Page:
This commentary provides insights into the evolving trajectories of China-Africa relations by drawing on a case study of the place of a strategic natural resource, oil, in the evolving relations. It unpacks the nature of China's engagements with Africa's oil-producing states and challenges the views of those who claim that emerging China-Africa relations are based on a new colonial scramble for Africa's resources, particularly oil. The commentary advances an alternate view based on Africa's agency in shaping its relations with China and posits that African petro-states and elites are in a position to determine if the outcome of oil engagements with China will connect to a project of national and continental development, or not.
In the recently concluded Forum on China-Africa Summit, held from September 3-4, 2018 in Beijing, President Xi Jinping of China announced that his country had implemented ten cooperation plans and delivered on its $60 billion pledge of financing to Africa within the framework of development cooperation since the 2015 FOCAC Summit held in Johannesburg, South Africa.1 With China-Africa trade topping $200 billion in 2017, the latest FOCAC meeting held in Beijing, and attended by 53 of Africa's 54 states, marked a critical milestone in China-Africa relations. The growing ties between Africa and the continent's largest trading partner, China,2 have attracted attention both within the continent and across the world. Speaking at the FOCAC meeting, President Cyril Ramaphosa of South Africa expressed Africa's expectation of China's continued support and partnership in helping Africa realize its great potential.3 There is no doubt that the rise of China as an emerging power from the Global South holds great symbolism for Africa's ruling elites, who clearly hold the expectation that Africa can benefit both from the demonstration effect of China's feat, as well as its support, to transform the continent and renegotiate its place in an emerging global order.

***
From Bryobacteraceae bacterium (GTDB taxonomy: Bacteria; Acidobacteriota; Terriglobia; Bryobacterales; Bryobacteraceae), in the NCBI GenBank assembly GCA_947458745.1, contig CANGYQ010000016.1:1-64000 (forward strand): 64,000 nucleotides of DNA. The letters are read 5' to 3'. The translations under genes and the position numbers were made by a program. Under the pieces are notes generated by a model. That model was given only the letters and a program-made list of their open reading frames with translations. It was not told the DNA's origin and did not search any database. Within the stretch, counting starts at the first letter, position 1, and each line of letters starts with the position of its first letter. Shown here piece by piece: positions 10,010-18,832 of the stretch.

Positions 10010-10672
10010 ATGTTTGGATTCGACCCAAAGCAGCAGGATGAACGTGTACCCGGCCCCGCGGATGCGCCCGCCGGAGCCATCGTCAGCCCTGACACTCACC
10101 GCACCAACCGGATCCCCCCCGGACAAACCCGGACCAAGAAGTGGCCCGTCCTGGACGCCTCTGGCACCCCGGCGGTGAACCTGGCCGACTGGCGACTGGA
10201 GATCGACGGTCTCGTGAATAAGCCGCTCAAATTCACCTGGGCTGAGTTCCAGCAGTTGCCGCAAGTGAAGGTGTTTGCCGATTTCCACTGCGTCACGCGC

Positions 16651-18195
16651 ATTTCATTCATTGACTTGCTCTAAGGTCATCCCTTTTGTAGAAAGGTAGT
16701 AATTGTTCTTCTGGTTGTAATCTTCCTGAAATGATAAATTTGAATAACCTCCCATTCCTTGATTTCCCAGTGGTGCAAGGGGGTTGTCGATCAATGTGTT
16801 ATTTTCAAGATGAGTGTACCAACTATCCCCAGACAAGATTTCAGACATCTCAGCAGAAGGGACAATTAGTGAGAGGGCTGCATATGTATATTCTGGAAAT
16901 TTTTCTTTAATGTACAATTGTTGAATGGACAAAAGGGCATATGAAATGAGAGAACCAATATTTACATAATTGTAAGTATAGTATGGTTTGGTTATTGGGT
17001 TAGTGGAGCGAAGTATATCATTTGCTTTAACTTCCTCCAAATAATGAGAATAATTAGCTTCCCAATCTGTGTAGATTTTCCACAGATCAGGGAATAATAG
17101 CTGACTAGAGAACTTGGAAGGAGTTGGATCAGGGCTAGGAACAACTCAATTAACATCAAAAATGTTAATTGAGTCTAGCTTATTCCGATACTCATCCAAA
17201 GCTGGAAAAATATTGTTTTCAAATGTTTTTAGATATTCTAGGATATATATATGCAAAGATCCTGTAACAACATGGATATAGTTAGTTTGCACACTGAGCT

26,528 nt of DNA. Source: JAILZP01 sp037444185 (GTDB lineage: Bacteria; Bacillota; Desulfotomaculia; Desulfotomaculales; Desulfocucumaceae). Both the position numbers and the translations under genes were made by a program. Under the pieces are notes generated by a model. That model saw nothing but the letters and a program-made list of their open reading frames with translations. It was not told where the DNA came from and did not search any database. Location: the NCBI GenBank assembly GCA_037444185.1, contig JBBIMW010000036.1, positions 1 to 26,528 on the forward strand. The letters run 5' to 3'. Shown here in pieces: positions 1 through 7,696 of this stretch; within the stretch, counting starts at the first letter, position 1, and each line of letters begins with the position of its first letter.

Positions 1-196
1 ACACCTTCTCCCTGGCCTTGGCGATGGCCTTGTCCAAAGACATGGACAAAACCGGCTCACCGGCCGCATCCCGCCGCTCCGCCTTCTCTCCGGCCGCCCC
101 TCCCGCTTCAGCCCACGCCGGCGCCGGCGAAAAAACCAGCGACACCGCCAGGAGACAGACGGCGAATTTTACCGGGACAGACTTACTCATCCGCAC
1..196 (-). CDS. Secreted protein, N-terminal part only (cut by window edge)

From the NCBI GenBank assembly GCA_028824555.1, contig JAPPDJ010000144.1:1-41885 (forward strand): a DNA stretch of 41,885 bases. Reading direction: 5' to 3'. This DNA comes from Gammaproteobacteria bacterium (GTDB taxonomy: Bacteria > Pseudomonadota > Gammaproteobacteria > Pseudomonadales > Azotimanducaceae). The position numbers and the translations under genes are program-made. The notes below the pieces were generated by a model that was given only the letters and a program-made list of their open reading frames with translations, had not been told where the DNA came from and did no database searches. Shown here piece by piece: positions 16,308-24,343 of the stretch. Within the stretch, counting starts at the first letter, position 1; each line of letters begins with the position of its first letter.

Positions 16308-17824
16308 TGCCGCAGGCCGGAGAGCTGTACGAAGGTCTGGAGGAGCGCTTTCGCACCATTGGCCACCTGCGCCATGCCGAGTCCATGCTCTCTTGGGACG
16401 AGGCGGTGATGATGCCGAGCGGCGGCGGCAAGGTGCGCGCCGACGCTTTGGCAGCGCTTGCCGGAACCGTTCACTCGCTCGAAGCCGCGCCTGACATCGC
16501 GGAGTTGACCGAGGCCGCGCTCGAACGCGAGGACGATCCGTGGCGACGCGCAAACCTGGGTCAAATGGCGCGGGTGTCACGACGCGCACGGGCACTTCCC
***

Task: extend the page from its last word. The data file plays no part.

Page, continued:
Source: Insight Turkey